Friday, October 16, 2015


While cleaning out a file drawer, I found an assessment from when I worked full-time. Unlike a typical performance evaluation, this was a “360” where you get feedback from colleagues at different levels—your boss, peers, people you manage or mentor.  
At first, I didn’t want to look at it because I remember being disappointed in the results.
I looked at it anyway. To my surprise, my performance was rated in “excellent shape.”
So why had “excellent shape” disappointed me?
In a few areas, one or two people disagreed with the majority—16 people said I was a very good or excellent listener, encouraging and sensitive to others’ needs, fair and consistent.
Two said I was not.
Because Excellent isn’t Perfect, my over-active perfectionist gene zeroed-in on the negative feedback and the positive got blotted out.
Does that ever happen to you?
Like many things in life, perfectionism in moderation can be beneficial. It helps me to set high standards, reach for goals, and be true to my values.
What’s not beneficial is perfectionism on steroids that obsesses about the expectations of others and fixates on failings and mistakes. I've worked on modulating hyper-active perfectionism most of my adult life.
It helps me to refocus on Progress not Perfection. Today, I know I’m making progress and growing, because I look at that old “360” and instead of the negative it's the positive that stands out.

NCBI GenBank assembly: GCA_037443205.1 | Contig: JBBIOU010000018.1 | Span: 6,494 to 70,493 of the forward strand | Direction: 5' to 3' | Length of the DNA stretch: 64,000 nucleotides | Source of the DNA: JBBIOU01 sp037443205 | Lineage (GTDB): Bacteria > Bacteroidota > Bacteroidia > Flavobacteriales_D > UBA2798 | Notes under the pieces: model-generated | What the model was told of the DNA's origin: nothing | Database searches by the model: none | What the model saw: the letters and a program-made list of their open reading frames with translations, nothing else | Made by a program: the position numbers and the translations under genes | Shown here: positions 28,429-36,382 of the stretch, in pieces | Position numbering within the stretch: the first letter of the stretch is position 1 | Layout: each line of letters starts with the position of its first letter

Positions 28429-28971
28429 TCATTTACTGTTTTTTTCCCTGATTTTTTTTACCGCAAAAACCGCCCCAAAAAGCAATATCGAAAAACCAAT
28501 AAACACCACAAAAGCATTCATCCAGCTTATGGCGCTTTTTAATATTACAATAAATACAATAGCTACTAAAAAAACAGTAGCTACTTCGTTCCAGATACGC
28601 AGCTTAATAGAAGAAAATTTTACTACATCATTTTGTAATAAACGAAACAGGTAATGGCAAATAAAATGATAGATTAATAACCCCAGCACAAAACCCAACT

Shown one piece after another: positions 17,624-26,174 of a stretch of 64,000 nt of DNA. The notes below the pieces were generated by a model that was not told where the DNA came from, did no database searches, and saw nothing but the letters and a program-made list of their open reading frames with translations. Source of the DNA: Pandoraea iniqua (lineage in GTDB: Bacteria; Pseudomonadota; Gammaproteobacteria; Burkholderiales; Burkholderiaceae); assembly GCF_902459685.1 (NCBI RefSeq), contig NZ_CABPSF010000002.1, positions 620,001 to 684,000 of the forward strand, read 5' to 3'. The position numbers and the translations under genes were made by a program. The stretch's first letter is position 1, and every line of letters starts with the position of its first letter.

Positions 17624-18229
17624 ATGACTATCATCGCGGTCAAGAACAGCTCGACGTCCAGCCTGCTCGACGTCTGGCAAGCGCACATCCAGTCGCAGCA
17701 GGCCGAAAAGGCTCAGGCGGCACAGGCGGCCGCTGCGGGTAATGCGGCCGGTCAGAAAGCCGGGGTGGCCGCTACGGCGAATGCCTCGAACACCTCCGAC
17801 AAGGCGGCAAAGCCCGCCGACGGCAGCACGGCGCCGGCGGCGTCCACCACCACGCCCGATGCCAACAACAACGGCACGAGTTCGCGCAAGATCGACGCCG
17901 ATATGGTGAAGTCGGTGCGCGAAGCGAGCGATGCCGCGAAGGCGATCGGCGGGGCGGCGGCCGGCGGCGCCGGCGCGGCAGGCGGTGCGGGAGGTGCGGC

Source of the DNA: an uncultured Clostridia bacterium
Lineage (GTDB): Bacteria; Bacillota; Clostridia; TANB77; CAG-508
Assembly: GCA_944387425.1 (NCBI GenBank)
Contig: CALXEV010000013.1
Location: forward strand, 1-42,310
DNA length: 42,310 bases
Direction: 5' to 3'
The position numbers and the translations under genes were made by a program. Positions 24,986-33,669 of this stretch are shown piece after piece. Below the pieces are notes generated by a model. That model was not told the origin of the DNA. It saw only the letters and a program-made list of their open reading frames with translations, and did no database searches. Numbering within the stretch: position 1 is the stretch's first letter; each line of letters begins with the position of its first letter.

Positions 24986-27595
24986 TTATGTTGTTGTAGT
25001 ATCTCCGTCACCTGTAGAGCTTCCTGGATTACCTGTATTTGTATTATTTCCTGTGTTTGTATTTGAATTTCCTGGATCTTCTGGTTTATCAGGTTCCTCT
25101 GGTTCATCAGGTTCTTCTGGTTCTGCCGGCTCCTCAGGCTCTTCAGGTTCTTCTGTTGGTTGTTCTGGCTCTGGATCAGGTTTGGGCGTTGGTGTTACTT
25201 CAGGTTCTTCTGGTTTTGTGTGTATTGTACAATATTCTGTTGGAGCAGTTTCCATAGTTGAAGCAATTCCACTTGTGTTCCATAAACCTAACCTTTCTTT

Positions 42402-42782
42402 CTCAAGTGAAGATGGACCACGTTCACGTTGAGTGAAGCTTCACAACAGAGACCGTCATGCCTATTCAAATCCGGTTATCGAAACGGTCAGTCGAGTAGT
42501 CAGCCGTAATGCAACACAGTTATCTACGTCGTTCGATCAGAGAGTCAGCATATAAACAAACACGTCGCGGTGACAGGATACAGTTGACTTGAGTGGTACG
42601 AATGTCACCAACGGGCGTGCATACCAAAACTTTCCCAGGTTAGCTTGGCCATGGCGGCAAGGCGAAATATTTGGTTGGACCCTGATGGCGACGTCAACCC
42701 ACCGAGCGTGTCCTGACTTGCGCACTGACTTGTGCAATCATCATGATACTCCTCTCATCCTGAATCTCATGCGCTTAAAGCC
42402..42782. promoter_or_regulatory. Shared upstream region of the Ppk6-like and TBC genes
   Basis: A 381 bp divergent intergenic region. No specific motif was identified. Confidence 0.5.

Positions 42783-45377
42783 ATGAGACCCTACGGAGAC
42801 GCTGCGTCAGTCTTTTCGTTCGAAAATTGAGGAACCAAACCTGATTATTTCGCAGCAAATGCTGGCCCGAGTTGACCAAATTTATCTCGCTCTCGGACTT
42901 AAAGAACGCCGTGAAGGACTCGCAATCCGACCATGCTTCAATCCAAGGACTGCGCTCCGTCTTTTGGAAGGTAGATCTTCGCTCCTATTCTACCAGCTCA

So what do you think, is Progress not Perfection what hope and growth are all about?


  1. Carol,

    I have never been a perfectionist; I would say I am a "good-enoughist." So I would have looked at that 360 and taken the bad with the good without a second thought. (And why do you still have that thing in your file drawer? Did you toss it?)

    I inherited this "what me worry" character trait from my dad, and it has served me pretty well in life. I can see him with this funny smile and a shrug of his shoulders after he screwed something up, a kind of "oh well." I don't recall my parents ever challenging the Bs on my report card either. (Cs and Ds got a rise out of them.) Does that mean they had low expectations? I don't think so. It was good enough.

    Lately, when things have gone off perfect at work, I apologize, fix it if possible and thank the gods that I didn't decide to be a brain surgeon. I admit that I would have stressed more about screw ups 10 years ago. Pending retirement has been empowering.

    Of course doing well is a lofty goal. Nobody sets out to fail. But failure is a great teacher, isn't it?

    So I'm glad you are giving yourself a mulligan in your life now. That's growth.


    1. Chris, I love "good-enoughist"
      and, silly me, I didn't toss it. Guess I need to reread my old post, What We Keep :)